Plate Tectonics: The Rocky History of an Idea
Close examination of a globe often results in the observation that most of the continents seem to fit together like a puzzle: the west African coastline seems to snuggle nicely into the east coast of South America and the Caribbean sea; and a similar fit appears across the Pacific. The fit is even more striking when the submerged continental shelves are compared rather than the coastlines. In 1912 Alfred Wegener (1880-1930) noticed the same thing and proposed that the continents were once compressed into a single protocontinent which he called Pangaea (meaning "all lands"), and over time they have drifted apart into their current distribution. He believed that Pangaea was intact until the late Carboniferous period, about 300 million years ago, when it began to break up and drift apart. However, Wegener's hypothesis lacked a geological mechanism to explain how the continents could drift across the earths surface as he proposed.
Searching for evidence to further develop his theory of continental drift, Wegener came across a paleontological paper suggesting that a land bridge had once connected Africa with Brazil. This proposed land bridge was an attempt to explain the well known paleontological observation that the same fossilized plants and animals from the same time period were found in South America and Africa. The same was true for fossils found in Europe and North America, and Madagascar and India. Many of these organisms could not have traveled across the vast oceans that currently exist. Wegener's drift theory seemed more plausible than land bridges connecting all of the continents. But that in itself was not enough to support his idea. Another observation favoring continental drift was the presence of evidence for continental glaciation in the Pensylvanian period. Striae left by the scraping of glaciers over the land surface indicated that Africa and South America had been close together at the time of this ancient ice age. The same scraping patterns can be found along the coasts of South America and South Africa.
Wegener's drift hypothesis also provided an alternate explanation for the formation of mountains (orogenesis). The theory being discussed during his time was the "Contraction theory" which suggested that the planet was once a molten ball and in the process of cooling the surface cracked and folded up on itself. The big problem with this idea was that all mountain ranges should be approximately the same age, and this was known not to be true. Wegener's explanation was that as the continents moved, the leading edge of the continent would encounter resistance and thus compress and fold upwards forming mountains near the leading edges of the drifting continents. The Sierra Nevada mountains on the Pacific coast of North America and the Andes on the coast of South America were cited. Wegener also suggested that India drifted northward into the asian continent thus forming the Himalayas.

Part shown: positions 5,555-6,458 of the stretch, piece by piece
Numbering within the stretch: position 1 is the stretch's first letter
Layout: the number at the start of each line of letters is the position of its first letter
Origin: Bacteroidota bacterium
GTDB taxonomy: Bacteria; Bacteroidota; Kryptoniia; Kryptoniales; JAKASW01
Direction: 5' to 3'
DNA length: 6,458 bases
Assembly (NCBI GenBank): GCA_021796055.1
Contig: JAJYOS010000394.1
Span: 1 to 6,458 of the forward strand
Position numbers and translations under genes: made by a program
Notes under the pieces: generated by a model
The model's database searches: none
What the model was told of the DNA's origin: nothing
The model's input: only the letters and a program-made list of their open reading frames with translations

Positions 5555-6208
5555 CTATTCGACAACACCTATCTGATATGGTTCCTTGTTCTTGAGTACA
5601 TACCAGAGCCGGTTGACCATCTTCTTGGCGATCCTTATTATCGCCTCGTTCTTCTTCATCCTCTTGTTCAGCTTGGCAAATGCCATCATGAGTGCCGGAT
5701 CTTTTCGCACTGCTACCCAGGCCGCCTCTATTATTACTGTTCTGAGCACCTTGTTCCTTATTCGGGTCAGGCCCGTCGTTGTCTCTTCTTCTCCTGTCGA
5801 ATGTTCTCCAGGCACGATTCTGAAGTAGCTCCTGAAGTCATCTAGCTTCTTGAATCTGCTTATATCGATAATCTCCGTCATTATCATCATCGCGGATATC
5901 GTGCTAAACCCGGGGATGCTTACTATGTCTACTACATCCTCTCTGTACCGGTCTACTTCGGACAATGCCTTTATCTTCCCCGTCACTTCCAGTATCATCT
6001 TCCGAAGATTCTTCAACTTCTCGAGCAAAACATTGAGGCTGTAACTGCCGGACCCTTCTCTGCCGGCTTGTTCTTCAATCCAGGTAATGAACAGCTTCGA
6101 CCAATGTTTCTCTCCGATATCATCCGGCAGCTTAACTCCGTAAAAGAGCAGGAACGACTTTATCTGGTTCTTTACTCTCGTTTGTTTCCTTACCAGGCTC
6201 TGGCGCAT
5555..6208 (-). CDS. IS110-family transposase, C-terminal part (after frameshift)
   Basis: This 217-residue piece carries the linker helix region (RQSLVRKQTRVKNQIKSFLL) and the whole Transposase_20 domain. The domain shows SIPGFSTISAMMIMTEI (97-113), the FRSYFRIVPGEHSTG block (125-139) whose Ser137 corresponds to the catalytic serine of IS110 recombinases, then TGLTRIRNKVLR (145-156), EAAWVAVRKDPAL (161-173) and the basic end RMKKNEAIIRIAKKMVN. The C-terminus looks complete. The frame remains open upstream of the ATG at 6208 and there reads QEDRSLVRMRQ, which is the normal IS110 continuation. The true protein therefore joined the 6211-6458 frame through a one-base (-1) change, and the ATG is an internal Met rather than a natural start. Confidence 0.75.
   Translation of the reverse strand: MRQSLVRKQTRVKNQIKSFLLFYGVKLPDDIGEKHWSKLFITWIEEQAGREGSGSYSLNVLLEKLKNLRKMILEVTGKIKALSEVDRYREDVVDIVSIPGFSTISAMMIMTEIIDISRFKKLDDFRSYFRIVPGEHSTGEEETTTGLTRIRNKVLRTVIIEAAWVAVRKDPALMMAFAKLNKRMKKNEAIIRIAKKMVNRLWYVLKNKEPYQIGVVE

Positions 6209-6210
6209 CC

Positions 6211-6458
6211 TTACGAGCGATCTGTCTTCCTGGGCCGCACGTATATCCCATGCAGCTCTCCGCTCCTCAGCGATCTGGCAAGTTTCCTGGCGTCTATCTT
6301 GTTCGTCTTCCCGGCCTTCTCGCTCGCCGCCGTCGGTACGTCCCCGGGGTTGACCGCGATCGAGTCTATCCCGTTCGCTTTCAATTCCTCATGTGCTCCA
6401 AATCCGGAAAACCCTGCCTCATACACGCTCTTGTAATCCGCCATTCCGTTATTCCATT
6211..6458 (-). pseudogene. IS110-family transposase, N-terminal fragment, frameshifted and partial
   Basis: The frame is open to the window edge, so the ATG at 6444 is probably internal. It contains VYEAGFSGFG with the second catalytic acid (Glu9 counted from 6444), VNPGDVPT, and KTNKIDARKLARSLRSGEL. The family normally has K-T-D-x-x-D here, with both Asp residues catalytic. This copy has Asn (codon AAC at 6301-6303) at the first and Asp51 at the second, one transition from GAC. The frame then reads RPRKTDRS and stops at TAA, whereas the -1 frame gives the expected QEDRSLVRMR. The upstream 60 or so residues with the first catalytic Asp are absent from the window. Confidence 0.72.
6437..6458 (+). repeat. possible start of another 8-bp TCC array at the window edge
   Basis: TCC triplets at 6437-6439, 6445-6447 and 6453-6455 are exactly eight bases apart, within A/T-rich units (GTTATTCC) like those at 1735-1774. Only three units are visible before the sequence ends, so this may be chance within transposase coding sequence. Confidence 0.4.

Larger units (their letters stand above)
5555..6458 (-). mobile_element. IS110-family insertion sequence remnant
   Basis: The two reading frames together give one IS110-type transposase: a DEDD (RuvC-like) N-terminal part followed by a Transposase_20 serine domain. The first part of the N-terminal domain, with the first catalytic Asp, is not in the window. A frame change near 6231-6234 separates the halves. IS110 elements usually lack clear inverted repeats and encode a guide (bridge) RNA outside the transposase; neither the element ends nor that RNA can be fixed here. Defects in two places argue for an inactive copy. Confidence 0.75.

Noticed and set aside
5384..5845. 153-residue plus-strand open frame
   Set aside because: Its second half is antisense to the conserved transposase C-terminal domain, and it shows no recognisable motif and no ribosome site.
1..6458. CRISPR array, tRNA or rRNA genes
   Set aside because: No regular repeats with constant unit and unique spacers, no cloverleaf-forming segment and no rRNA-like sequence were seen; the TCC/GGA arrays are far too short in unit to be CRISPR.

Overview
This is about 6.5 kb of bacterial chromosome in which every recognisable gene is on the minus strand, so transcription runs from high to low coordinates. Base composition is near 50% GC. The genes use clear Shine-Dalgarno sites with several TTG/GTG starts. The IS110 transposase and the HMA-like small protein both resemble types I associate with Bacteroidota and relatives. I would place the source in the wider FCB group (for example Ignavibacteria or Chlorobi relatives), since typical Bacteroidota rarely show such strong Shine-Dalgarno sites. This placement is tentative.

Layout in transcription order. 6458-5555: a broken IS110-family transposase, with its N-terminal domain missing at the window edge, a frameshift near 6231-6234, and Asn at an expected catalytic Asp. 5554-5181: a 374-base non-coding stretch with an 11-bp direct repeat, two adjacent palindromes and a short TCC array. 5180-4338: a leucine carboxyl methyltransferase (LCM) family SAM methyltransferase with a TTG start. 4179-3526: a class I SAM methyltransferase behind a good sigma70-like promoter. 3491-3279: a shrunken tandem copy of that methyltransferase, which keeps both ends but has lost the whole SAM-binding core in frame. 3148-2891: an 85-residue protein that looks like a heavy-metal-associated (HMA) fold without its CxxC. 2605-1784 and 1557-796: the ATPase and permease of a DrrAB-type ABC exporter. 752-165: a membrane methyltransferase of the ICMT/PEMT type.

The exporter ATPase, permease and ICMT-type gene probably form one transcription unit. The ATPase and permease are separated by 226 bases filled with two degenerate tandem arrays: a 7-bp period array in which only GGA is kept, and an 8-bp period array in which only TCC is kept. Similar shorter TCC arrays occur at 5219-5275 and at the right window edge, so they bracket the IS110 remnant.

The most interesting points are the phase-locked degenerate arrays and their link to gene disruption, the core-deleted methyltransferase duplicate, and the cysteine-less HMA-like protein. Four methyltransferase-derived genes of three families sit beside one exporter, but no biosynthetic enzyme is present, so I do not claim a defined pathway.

Wegener eventually proposed a mechanism for continental drift that focused on his assertion that the rotation of the earth created a centrifugal force towards the equator. He believed that Pangaea originated near the south pole and that the centrifugal force of the planet caused the protocontinent to break apart and the resultant continents to drift towards the equator. He called this the "pole-fleeing force". This idea was quickly rejected by the scientific community primarily because the actual forces generated by the rotation of the earth were calculated to be insufficient to move continents. Wegener also tried to explain the westward drift of the Americas by invoking the gravitational forces of the sun and the moon, this idea was also quickly rejected. Wegener's inability to provide an adequate explanation of the forces responsible for continental drift and the prevailing belief that the earth was solid and immovable resulted in the scientific dismissal of his theories.
In 1929, about the time Wegener's ideas began to be dismissed, Arthur Holmes elaborated on one of Wegener's many hypotheses; the idea that the mantle undergoes thermal convection. This idea is based on the fact that as a substance is heated its density decreases and rises to the surface until it is cooled and sinks again. This repeated heating and cooling results in a current which may be enough to cause continents to move. Arthur Holmes suggested that this thermal convection was like a conveyor belt and that the upwelling pressure could break apart a continent and then force the broken continent in opposite directions carried by the convection currents. This idea received very little attention at the time.
Not until the 1960's did Holmes' idea receive any attention. Greater understanding of the ocean floor and the discoveries of features like mid-oceanic ridges, geomagnetic anomalies parallel to the mid-oceanic ridges, and the association of island arcs and oceanic trenches occurring together and near the continental margins, suggested convection might indeed be at work. These discoveries and more led Harry Hess (1962) and R.Deitz (1961) to publish similar hypotheses based on mantle convection currents, now known as "sea floor spreading". This idea was basically the same as that proposed by Holmes over 30 years earlier, but now there was much more evidence to further develop and support the idea. To learn more about the current theories which describe the mechanisms behind continental drift go to the "Plate Tectonics: The Mechanism" page.